Citrus × tangelo
Photos by David Karp and Toni Siebert, CVC. Photo rights.
Source: Received as budwood from John Carpenter, USDCS, Indio, CA, 1961. Carpenter received budwood from USDA Station at Weslaco, Texas, 1958-1960.
Parentage/origins: Minneola is a tangelo, a hybrid of Duncan grapefruit and Dancy mandarin, sometimes marketed under the name Honeybell. It was developed by the U. S. Department of Agriculture and released in 1931.
Rootstocks of accession: Carrizo citrange, C-35 citrange
Season of ripeness at Riverside: January to March
Notes and observations:
The tree grows vigorously to a large size. The fruit is round with a pronounced neck and smooth red-orange rind that can be peeled. The flavor is rich and juicy, with a touch of its grapefruit parent’s tartness. Minneola should be harvested late in the season to ensure the fruit reaches a desirable sugar to acid ratio. Minneola blossoms are self-incompatible and must be cross-pollinated by a suitable pollinator to assure good fruit set. Most mandarin-types are suitable pollinators, with the exception of Satsumas and Minneola’s siblings, Orlando and Seminole. Unfortunately, when cross-pollinated, Minneola’s fruits tend to be seedy.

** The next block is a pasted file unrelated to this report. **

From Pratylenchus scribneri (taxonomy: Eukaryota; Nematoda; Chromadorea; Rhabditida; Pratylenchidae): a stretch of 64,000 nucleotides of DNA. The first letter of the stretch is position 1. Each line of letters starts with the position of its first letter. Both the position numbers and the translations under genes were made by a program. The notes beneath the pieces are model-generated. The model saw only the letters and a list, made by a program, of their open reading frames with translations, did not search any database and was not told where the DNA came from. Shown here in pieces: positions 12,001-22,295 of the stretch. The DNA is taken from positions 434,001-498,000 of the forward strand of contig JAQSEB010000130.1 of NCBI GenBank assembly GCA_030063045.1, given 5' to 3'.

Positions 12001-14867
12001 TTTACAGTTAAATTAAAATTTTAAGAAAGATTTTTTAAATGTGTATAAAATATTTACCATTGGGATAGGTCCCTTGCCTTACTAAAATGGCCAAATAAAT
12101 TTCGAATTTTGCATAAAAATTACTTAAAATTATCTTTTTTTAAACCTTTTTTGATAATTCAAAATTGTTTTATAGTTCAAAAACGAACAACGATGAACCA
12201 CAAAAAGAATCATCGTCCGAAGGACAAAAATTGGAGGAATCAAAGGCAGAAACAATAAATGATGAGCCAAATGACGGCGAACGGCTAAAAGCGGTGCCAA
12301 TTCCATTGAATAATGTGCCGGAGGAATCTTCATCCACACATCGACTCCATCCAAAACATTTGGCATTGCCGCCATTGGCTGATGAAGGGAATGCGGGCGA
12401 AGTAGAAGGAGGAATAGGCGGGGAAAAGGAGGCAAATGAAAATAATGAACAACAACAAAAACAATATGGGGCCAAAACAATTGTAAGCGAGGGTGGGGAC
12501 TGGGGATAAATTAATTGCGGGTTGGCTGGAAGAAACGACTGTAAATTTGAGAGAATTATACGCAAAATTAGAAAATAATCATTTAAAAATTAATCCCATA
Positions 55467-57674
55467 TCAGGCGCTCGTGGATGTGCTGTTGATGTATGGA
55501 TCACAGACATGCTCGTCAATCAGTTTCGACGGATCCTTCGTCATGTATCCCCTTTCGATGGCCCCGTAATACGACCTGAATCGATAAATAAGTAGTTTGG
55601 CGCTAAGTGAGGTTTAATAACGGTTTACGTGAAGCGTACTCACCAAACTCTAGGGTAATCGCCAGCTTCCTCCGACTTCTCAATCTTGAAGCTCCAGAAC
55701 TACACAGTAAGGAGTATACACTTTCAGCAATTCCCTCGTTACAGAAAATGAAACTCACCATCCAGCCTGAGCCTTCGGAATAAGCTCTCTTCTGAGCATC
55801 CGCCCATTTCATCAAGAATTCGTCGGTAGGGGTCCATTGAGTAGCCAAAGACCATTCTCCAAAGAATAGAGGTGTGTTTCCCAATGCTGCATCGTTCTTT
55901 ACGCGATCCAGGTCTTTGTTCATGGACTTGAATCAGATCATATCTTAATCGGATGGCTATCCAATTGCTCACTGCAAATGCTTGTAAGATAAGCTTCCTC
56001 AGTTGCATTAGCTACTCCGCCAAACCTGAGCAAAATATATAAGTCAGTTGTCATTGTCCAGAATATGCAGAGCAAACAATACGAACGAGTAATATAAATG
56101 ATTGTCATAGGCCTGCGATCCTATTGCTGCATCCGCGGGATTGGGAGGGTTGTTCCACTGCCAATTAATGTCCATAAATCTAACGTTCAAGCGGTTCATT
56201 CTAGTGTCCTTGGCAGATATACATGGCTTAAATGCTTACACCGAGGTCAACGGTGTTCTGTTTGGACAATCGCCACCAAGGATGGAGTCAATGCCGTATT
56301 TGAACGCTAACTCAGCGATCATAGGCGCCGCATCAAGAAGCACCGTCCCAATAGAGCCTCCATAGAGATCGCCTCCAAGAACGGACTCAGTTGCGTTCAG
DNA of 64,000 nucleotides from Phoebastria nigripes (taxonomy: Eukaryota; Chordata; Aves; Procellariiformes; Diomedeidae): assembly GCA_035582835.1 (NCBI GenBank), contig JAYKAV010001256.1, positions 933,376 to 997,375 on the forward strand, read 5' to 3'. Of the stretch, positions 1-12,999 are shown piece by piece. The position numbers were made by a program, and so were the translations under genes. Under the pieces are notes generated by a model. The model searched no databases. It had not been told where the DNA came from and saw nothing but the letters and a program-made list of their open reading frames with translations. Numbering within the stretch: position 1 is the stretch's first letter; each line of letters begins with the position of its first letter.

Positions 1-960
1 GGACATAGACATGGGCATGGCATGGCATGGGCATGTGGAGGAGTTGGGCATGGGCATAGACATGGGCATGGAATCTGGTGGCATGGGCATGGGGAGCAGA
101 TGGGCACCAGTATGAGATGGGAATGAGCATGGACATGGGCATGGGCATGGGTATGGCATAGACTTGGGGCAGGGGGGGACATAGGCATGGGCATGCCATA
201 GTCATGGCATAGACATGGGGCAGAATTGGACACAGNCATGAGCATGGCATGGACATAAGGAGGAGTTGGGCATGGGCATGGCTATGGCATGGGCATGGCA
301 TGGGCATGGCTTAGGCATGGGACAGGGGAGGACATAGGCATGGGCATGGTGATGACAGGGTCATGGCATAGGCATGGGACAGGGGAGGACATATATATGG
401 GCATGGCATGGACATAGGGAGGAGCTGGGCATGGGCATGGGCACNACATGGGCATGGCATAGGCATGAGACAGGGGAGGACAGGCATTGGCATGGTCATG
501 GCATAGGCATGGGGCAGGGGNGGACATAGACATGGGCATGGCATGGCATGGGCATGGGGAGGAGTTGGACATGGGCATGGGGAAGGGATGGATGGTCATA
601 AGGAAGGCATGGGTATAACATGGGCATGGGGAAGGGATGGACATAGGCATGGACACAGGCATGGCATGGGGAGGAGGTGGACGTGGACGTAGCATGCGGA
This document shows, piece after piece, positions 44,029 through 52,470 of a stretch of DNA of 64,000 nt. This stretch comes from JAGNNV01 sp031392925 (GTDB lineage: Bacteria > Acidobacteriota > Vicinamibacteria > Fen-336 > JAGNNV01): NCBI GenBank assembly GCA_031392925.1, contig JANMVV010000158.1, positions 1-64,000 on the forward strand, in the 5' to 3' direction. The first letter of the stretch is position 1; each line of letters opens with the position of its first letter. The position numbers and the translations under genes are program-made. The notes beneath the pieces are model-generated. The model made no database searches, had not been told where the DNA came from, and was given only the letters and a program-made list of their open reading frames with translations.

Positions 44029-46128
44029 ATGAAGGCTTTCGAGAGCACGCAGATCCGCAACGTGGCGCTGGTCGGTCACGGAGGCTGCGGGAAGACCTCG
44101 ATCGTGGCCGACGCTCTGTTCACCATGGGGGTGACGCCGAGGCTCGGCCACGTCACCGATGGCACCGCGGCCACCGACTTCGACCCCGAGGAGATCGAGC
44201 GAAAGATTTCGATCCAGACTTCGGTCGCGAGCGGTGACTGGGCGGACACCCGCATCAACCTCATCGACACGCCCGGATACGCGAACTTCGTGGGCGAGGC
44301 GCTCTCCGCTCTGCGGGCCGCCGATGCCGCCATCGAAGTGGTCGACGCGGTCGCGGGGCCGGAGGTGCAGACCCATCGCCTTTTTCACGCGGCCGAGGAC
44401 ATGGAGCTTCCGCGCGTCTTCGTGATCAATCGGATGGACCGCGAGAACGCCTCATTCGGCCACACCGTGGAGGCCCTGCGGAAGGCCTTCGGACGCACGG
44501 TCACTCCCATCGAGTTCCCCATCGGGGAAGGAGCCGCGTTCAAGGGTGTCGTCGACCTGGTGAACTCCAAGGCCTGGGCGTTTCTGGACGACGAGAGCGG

Description from The Citrus Industry Vol. 1 (1967):
"Fruit large, oblate to obovate; neck usually fairly prominent; seeds comparatively few, with greenish cotyledons. Rind color deep reddish-orange; medium-thin, with smooth, finely pitted surface, and moderately adherent (not loose-skin). Segments 10 to 12 and axis small and hollow. Flesh orange-colored; tender, juicy, aromatic; flavor rich and tart. Medium late in maturity.
USDA Germplasm Resources Information Network page for Minneola tangelo
How to Support the Collection
Page created by: Center for Visual Computing
Maintained by: firstname.lastname@example.org